*Science ; 353(6301): 752-3, 2016 Aug 19.*

*Phys Rev E Stat Nonlin Soft Matter Phys ; 92(2): 022123, 2015 Aug.*

##### RESUMO

In this work we investigate the nonequilibrium dynamics of closed quantum systems. In particular we focus on the stationary properties of integrable systems. Here we show how a generalized Gibbs ensemble (GGE) can be constructed as the best approximation to the time-dependent density matrix. Our procedure allows for a systematic construction of the GGE by a constrained minimization of the distance between the latter and the true state. Moreover, we show that the entropy of the GGE is a direct measure for the quality of the approximation. We apply our method to a quenched hard core Bose gas. Whereas a correlated GGE properly describes all stationary nonlocal correlations, a simple harmonic GGE is sufficient to completely describe reduced local states.

*Phys Rev E Stat Nonlin Soft Matter Phys ; 89(4): 042107, 2014 Apr.*

##### RESUMO

In this paper we reconsider the notion of an optimal effective Hamiltonian for the semiclassical propagation of the Wigner distribution in phase space. An explicit expression for the optimal effective Hamiltonian is obtained in the short-time limit by minimizing the Hilbert-Schmidt distance between the semiclassical approximation and the real state of the system. The method is illustrated for the quartic oscillator.

*Phys Rev E Stat Nonlin Soft Matter Phys ; 89(4): 042110, 2014 Apr.*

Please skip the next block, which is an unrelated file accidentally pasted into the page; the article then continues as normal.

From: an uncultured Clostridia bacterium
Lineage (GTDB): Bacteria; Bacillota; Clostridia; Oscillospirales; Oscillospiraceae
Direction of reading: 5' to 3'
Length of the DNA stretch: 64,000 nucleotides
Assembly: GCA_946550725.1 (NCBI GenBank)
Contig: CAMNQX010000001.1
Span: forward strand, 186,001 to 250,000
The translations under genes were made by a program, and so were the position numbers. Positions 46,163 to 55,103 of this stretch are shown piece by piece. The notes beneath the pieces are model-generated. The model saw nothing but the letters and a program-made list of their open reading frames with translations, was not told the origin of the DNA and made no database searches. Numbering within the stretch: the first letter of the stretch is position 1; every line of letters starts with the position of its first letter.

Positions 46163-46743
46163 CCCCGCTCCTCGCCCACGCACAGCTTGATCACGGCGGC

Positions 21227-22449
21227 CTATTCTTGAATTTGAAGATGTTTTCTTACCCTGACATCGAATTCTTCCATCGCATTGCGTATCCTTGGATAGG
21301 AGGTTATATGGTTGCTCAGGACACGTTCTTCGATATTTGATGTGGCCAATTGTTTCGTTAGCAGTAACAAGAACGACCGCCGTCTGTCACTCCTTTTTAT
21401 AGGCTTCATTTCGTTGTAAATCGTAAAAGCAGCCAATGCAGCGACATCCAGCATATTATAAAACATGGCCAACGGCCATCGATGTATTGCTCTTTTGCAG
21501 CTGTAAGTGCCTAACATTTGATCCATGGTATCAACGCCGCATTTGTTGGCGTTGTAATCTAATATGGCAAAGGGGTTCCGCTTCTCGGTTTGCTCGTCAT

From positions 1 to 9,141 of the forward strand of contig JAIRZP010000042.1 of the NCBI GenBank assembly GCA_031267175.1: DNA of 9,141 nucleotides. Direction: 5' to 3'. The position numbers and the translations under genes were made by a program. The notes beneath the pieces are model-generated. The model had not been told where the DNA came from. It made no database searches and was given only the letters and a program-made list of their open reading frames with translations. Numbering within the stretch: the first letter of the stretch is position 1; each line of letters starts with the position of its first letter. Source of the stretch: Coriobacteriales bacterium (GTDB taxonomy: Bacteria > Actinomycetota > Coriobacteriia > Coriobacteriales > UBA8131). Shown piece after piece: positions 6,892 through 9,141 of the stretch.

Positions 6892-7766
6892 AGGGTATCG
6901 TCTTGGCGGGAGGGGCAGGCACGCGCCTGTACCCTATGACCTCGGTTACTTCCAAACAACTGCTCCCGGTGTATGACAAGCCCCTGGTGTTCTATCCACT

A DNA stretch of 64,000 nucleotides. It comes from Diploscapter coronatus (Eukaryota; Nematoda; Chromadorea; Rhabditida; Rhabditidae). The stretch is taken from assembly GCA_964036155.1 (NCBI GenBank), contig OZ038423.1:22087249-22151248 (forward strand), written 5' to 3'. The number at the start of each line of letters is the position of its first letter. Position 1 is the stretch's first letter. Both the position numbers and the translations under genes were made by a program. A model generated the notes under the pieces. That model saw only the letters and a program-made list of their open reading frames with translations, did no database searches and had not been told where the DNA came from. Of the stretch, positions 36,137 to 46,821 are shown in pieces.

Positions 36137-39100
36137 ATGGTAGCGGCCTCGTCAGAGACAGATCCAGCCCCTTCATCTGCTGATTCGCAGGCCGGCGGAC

##### RESUMO

We present the first-order self-energy correction to the linear response coefficients of polaronic systems within the truncated phase space approach developed by the present authors. Due to the system-bath coupling, the external perturbation induces a retarded internal field which dynamically screens the external force. Whereas the effect on the mobility is of second order, dynamical properties such as the effective mass and the optical absorption are modified in first order. The Fröhlich polaron is used to illustrate the results.

*Phys Rev E Stat Nonlin Soft Matter Phys ; 89(1): 012124, 2014 Jan.*

##### RESUMO

A method is presented to obtain the linear response coefficients of a system coupled to a bath. The method is based on a systematic truncation of the Liouville equation for the reduced distribution function. The first-order truncation results are expected to be accurate in the low-temperature and weak-coupling regime. Explicit expressions for the conductivity of the Fröhlich polaron are obtained, and the discrepancy between the Kadanoff and the Feynman-Hellwarth-Iddings-Platzman mobility is elucidated.

*Phys Rev E Stat Nonlin Soft Matter Phys ; 88(4): 042101, 2013 Oct.*

##### RESUMO

The equation of motion for the reduced Wigner function of a system coupled to an external quantum system is presented for the specific case when the external quantum system can be modeled as a set of harmonic oscillators. The result is derived from the Wigner function formulation of the Feynman-Vernon influence functional theory. It is shown how the true self-energy for the equation of motion is connected with the influence functional for the path integral. Explicit expressions are derived in terms of the bare Wigner propagator. Finally, we show under which approximations the resulting equation of motion reduces to the Wigner-Boltzmann equation.